Reasonable resolutions are one thing, undoing the damage the AFT contributed to by trying to compromise with the reformers over the last decade is another. We are not there yet.
- More negotiating in committee, or outside of committee, less yelling on the convention floor. More talking and testifying on the floor. That’s just what happens when there’s fewer hot issues. People got up and spoke to resolutions that might not have been paid much attention – and explained why they were important. It meant we heard from a lot of regular delegates, from all over the country. That was good, very good. There was only one, marginal caucus in opposition. Their procedural arguing got tiresome, but not disruptive.
- No pro-war resolutions. We had a resolution against the global privatization of education and public services, and an anti-Islamaphobia resolution. What a nice change from previous years when we had to listen to official speakers channel the war criminal Dr. Kissinger. Unfortunately, the resolution to support academics in Turkey did not make it to the floor. And as the convention opened, Turkey’s government was stretching their counter-coup into the schools and universities. That being said, the resolution would have done little more than raise awareness.
Summary: The AFT was consumed by the presidential endorsement, and kept the rest calm. The convention did a solid job on social justice, racial justice, and economic justice. The AFT is not yet ready to reverse course on the bad compromises they made with anti-public education reformers in the last decade plus, but they are slowly backing away.
Here is a link to many of the resolutions.
Here’s my tweets from the convention: @jd2718x
Here’s my blog posts:
- AFT Convention 2016 – Days 3 and 4
- AFT Convention 2016 – Meeting the President
- AFT Convention 2016 – Day 2
- AFT Convention 2016 – Day 1
- AFT Convention 2016 – Prequel Chicago
There’s one more post coming – about visiting Minneapolis, about meeting people, about sightseeing, about food, about conversations (don’t worry, if you are reading this, I’m not writing about that conversation)… but this is it on the big issue politics.
AFT Convention 2016 wrapped up in Minneapolis yesterday. Here’s a little about the last day and a half.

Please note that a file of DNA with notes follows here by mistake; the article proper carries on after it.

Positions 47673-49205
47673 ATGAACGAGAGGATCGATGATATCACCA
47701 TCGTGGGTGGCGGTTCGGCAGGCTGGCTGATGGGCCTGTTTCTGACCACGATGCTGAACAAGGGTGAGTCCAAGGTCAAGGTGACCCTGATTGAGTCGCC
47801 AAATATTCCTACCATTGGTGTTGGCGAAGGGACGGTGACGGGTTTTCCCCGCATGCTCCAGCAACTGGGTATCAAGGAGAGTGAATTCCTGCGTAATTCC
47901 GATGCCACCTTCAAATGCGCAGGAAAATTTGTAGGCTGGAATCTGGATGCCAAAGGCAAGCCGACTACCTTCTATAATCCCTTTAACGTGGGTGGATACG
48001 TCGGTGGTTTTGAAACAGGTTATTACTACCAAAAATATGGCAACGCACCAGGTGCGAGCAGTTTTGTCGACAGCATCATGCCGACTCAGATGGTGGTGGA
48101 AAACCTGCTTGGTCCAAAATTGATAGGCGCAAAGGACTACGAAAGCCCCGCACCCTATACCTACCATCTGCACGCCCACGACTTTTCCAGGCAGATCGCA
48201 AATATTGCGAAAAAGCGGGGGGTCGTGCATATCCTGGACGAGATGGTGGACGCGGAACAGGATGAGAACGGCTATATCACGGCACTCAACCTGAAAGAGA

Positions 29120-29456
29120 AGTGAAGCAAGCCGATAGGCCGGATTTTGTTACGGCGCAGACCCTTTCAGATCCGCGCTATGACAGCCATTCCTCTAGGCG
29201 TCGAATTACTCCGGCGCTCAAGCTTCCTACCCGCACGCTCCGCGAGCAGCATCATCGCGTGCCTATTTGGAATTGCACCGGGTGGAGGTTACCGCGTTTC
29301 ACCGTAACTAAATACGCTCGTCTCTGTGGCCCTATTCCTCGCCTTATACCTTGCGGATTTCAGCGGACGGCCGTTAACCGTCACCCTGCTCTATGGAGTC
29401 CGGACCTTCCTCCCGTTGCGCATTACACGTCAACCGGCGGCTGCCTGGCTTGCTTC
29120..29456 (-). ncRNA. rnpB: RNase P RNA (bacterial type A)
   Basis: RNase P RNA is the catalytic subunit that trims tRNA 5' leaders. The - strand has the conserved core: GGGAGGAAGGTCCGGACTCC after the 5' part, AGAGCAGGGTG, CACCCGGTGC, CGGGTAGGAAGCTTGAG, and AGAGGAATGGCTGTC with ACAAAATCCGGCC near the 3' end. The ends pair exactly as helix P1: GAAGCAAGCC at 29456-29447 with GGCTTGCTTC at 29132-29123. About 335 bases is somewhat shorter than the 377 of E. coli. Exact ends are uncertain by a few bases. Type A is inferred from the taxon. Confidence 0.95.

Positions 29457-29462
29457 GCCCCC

A pattern began to develop. Each resolution was followed by a little positive discussion, perhaps an attempt at an amendment, and the question was quickly called. This was both good, ok, and not so good.
It was good because these were, on the whole, solid resolutions. Attack Economic Inequality. Oppose TPP. Crackdown on Offshore Tax Havens. Against out of control Prescription Drug Prices. Rein in abusive medical billing and crippling debt. Fight back against consolidation in health care. ¡Si Se Puede! Remove the Block on Funding for Gun Violence Research. Overturn Citizens United. The Fight Against Student Loan Debt. Legislative Initiative to Rectify Unfair and Detrimental Employment Practices in Higher Education. End the Garnishment of Social Security to pay Student Loan Debt (this really happens? outrageous!) Defeating the Global Movement to Privatize Education and Public Services. Immigration and Islamaphobia. Hand in Hand (about an integrated Israeli school).
This was also good because much compromise was reached in advance, in committee. But there’s an aspect to this that’s just ok – those compromises did not get reported out, and it meant that delegates got a slightly incomplete picture.
Calling the question fast was not so good. While it was a forgone conclusion that each resolution would pass, it was important for delegates to hear WHY the resolutions mattered – and delegates often rose to passionately explain exactly that. Cutting off discussion early stopped people from sharing what mattered to them. Also, there were amendments, and while some were off-base, several were not, and calling the question early not only prevented them being discussed, it also prevented some of them from being heard. On several occasions Randi Weingarten intervened to rescue a discussion that was being cut short, but she was left in the awkward position of violating the rules of order to do so. Finally, there was one AFT VP who consistently called the question early, and while much of the audience consistently cheered him, the whole act, both calling and cheering, seemed more like a joke and less like what we expect from thoughtful representatives.